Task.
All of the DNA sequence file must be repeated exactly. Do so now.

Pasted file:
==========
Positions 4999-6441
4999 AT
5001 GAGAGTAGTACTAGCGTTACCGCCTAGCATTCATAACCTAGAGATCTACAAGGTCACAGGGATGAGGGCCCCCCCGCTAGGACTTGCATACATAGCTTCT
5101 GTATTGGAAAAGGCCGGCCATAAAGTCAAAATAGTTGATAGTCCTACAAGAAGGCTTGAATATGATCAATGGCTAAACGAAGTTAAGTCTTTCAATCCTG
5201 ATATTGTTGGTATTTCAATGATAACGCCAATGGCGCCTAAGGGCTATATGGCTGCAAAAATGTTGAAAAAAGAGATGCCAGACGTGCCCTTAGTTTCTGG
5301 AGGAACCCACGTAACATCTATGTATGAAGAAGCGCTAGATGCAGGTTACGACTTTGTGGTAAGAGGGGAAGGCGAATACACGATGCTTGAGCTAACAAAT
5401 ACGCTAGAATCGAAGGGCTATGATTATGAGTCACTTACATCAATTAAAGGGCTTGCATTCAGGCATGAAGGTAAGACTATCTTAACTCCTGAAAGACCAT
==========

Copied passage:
Positions 4999-6441
4999 AT
5001 GAGAGTAGTACTAGCGTTACCGCCTAGCATTCATAACCTAGAGATCTACAAGGTCACAGGGATGAGGGCCCCCCCGCTAGGACTTGCATACATAGCTTCT
5101 GTATTGGAAAAGGCCGGCCATAAAGTCAAAATAGTTGATAGTCCTACAAGAAGGCTTGAATATGATCAATGGCTAAACGAAGTTAAGTCTTTCAATCCTG
5201 ATATTGTTGGTATTTCAATGATAACGCCAATGGCGCCTAAGGGCTATATGGCTGCAAAAATGTTGAAAAAAGAGATGCCAGACGTGCCCTTAGTTTCTGG
5301 AGGAACCCACGTAACATCTATGTATGAAGAAGCGCTAGATGCAGGTTACGACTTTGTGGTAAGAGGGGAAGGCGAATACACGATGCTTGAGCTAACAAAT
5401 ACGCTAGAATCGAAGGGCTATGATTATGAGTCACTTACATCAATTAAAGGGCTTGCATTCAGGCATGAAGGTAAGACTATCTTAACTCCTGAAAGACCAT